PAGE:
The theme of the 2016 International Mother Language Day is “Quality education, language(s) of instruction and learning outcomes.”
This underlines the importance of mother languages for quality education and linguistic diversity, to take forward the new 2030 Agenda for Sustainable Development.
In Sustainable Development Goal 4, the 2030 Agenda focuses on quality education and lifelong learning for all, to enable every woman and man to acquire skills, knowledge, and values to become everything they wish and participate fully in their societies. This is especially important for girls and women, as well as minorities, indigenous peoples, and rural populations. This is reflected in UNESCO’s Education 2030 Framework for Action, a road-map to implement the 2030 Agenda, encouraging full respect for the use of mother language in teaching and learning, and the promotion and preservation of linguistic diversity.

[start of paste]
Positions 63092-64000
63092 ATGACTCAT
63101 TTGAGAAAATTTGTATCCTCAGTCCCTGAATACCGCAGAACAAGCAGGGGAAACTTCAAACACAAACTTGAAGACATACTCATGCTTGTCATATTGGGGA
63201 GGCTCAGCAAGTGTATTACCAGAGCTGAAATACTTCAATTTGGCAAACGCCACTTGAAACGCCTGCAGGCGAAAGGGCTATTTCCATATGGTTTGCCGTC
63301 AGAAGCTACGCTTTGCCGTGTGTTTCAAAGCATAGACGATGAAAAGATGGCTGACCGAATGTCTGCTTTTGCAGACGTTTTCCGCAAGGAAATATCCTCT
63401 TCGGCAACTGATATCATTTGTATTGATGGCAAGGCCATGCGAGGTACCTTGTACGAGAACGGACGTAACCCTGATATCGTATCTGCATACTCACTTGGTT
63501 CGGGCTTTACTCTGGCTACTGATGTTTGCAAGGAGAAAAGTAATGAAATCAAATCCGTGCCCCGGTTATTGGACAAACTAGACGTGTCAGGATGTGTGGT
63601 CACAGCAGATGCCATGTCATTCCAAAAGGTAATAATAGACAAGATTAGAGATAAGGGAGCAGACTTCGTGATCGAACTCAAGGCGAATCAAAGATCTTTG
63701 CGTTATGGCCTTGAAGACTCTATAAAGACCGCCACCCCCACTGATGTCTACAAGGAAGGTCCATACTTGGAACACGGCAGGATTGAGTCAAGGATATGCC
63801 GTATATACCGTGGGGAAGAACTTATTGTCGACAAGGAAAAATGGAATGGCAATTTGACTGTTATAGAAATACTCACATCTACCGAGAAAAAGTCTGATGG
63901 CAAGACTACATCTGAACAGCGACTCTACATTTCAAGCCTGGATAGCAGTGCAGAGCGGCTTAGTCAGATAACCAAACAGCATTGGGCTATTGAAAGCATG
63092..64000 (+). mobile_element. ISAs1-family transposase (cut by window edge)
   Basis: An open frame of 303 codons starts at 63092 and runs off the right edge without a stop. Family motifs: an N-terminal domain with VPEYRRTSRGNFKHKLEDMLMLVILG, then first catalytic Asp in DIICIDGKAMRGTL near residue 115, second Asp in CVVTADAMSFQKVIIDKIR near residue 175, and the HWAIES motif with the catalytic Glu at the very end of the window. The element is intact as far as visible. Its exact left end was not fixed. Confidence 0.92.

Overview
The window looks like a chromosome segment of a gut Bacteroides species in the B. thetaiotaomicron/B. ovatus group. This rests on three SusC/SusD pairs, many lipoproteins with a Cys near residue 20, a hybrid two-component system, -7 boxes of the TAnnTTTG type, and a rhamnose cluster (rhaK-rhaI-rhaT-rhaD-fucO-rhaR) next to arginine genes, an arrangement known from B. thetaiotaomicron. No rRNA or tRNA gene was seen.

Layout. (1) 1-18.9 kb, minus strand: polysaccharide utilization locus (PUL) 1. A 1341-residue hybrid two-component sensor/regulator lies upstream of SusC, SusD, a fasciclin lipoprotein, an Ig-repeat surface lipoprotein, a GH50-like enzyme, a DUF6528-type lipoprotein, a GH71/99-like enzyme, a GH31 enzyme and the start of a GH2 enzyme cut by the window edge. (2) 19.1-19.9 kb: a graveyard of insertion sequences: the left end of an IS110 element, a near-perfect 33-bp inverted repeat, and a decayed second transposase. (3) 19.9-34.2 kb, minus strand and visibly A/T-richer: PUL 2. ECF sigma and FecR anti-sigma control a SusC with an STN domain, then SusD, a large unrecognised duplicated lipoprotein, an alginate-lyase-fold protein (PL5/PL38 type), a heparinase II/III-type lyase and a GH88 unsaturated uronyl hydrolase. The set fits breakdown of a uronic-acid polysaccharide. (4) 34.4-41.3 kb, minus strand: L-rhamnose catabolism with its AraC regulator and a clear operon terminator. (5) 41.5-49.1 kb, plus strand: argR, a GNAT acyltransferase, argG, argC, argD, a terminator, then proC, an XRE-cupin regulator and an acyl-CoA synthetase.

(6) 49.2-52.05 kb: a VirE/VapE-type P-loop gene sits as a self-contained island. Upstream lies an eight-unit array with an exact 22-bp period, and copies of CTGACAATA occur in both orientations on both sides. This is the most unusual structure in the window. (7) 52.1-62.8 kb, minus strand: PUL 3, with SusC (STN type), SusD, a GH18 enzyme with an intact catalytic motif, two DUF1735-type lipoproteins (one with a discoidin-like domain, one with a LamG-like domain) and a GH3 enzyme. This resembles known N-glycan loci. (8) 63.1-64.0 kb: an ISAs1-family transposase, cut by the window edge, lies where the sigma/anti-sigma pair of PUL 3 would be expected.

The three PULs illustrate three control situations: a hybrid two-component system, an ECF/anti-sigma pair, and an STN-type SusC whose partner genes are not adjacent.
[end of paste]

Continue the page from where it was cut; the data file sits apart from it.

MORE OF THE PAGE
Multilingualism is essential to drive these objectives forward – it is vital for success across the 2030 Agenda, regarding growth, employment and health, as well as sustainable consumption and production, and climate change.
UNESCO brings the same focus to advancing linguistic diversity on the Internet, through support to relevant local content as well as media and information literacy. Through the Local and Indigenous Knowledge Systems programme, UNESCO is highlighting the importance of mother and local languages as channels for safeguarding and sharing indigenous cultures and knowledge, which are vast reservoirs of wisdom.
Mother languages in a multilingual approach are essential components of quality education, which is itself the foundation for empowering women and men and their societies. We must recognise and nurture this power, in order to leave no one behind, to craft a more just and sustainable future for all.
Irina Bokova, UNESCO Director General